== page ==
Characteristics associated with severe perineal and cervical lacerations during vaginal delivery.
OBJECTIVE: To characterize potentially modifiable risk factors for third- or fourth-degree perineal lacerations and cervical lacerations in a contemporary U.S. obstetric practice.
METHODS: The Consortium on Safe Labor collected electronic medical records from 19 hospitals within 12 institutions (228,668 deliveries from 2002 to 2008). Information on patient characteristics, prenatal complications, labor and delivery data, and maternal and neonatal outcomes were collected. Only women with successful vaginal deliveries of cephalic singletons at 34 weeks of gestation or later were included; we excluded data from sites lacking information about lacerations at delivery and deliveries complicated by shoulder dystocia; 87,267 and 71,170 women were analyzed for third- or fourth-degree and cervical lacerations, respectively. Multivariable logistic regressions were used to adjust for other factors.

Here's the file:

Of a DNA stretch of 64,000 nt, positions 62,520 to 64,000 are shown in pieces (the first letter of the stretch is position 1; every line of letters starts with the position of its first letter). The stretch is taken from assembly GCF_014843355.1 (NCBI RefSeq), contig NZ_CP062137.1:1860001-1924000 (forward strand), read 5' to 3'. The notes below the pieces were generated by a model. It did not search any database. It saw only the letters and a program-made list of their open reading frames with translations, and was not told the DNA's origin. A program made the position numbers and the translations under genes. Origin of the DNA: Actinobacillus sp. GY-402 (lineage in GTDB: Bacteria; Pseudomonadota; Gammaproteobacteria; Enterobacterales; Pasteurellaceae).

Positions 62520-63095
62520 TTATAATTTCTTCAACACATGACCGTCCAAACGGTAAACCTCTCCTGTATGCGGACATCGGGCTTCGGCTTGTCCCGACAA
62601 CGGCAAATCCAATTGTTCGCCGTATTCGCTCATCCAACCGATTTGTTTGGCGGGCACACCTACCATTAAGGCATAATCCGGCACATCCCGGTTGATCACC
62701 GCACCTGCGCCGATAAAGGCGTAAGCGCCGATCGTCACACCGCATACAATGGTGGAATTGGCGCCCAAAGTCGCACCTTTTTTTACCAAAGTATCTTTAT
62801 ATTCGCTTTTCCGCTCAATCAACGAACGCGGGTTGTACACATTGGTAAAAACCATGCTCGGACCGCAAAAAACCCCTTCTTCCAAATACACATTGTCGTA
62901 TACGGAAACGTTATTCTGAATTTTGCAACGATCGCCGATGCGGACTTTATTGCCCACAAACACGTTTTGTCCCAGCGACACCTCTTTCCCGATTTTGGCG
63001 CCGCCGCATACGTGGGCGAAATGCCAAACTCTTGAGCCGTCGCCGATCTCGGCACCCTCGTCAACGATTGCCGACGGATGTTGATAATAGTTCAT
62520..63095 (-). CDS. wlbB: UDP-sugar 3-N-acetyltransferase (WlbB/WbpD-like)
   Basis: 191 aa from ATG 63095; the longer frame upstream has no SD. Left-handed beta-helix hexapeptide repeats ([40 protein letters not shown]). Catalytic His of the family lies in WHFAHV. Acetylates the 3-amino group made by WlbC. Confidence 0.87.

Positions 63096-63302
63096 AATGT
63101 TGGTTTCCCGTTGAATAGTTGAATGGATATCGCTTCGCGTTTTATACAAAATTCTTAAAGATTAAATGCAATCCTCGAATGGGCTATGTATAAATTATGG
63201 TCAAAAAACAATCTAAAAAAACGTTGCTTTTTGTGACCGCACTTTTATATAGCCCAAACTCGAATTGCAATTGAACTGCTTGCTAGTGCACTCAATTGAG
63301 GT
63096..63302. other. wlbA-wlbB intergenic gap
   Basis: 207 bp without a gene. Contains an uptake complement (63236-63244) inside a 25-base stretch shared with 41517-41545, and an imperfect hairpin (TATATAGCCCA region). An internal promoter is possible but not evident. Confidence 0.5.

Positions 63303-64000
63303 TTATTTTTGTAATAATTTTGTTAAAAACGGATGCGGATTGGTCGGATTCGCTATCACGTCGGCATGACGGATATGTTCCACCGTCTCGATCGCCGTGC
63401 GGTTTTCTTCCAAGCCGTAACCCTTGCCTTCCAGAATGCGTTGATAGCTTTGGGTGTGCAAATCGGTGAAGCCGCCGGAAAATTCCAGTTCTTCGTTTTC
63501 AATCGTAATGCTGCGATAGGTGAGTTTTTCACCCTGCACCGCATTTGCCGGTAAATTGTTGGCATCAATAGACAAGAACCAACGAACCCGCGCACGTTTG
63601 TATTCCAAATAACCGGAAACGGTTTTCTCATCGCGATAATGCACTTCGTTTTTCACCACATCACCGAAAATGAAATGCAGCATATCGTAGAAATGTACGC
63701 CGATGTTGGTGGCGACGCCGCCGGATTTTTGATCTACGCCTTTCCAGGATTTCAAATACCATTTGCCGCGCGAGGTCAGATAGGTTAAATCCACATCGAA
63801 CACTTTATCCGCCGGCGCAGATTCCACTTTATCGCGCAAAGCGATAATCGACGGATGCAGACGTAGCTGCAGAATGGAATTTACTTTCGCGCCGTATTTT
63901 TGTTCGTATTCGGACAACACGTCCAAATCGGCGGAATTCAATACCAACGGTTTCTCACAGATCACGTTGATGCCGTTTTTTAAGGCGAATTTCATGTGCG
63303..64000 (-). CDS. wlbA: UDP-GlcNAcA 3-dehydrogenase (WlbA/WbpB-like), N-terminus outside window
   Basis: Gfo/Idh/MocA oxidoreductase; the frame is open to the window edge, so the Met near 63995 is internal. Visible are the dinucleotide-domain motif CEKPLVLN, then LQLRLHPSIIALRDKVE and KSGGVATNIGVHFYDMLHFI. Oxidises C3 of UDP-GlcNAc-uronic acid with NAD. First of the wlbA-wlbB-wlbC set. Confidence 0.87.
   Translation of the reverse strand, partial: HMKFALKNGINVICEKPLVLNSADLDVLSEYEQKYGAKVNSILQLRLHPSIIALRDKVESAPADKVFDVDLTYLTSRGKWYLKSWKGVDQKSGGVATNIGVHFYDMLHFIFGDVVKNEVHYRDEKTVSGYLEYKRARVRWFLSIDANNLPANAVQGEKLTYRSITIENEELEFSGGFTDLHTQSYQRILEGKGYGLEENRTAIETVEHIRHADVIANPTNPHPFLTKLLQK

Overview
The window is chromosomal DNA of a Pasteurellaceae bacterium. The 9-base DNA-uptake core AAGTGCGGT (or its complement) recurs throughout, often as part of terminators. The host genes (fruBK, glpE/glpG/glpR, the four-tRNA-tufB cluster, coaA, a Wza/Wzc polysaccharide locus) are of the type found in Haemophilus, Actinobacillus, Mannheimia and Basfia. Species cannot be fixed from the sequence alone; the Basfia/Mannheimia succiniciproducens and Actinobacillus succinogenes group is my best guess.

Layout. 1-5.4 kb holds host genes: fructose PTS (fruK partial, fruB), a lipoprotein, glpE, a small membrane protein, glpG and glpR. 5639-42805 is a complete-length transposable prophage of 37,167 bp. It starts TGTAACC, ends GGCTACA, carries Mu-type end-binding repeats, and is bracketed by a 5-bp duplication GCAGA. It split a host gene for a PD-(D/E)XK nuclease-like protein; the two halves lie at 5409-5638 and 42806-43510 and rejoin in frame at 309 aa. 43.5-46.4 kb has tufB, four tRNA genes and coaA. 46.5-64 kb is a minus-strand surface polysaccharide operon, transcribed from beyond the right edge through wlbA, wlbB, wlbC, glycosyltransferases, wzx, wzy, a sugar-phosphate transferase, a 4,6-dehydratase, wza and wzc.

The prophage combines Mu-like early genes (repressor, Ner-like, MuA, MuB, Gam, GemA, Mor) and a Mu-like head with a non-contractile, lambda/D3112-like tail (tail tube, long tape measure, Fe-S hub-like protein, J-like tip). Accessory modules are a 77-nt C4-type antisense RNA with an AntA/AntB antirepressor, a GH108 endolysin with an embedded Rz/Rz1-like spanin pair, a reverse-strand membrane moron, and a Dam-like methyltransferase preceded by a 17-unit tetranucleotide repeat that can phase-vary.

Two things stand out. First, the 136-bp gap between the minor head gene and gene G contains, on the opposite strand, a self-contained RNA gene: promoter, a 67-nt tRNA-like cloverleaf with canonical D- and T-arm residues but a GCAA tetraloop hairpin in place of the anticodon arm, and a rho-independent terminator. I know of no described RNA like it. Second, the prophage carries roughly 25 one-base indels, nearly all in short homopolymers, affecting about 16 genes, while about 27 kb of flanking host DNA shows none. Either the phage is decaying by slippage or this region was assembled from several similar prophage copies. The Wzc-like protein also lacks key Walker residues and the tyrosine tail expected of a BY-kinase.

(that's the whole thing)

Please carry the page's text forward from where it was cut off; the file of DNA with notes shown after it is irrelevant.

RESULTS: Third- or fourth-degree lacerations occurred in 2,516 women (2,223 nulliparous [5.8%], 293 [0.6%] multiparous) and cervical lacerations occurred in 536 women (324 nulliparous [1.1%], 212 multiparous [0.5%]). Risks for third- or fourth-degree lacerations included nulliparity (7.2-fold risk), being Asian or Pacific Islander, increasing birth weight, operative vaginal delivery, episiotomy, and longer second stage of labor. Increasing body mass index was associated with fewer lacerations. Risk factors for cervical lacerations included young maternal age, vacuum vaginal delivery, and oxytocin use among multiparous women, and cerclage regardless of parity.
CONCLUSION: Our large cohort of women with severe obstetric lacerations reflects contemporary obstetric practices. Nulliparity and episiotomy use are important risk factors for third- or fourth-degree lacerations. Cerclage increases the risk for cervical lacerations. Many identified risk factors may not be modifiable.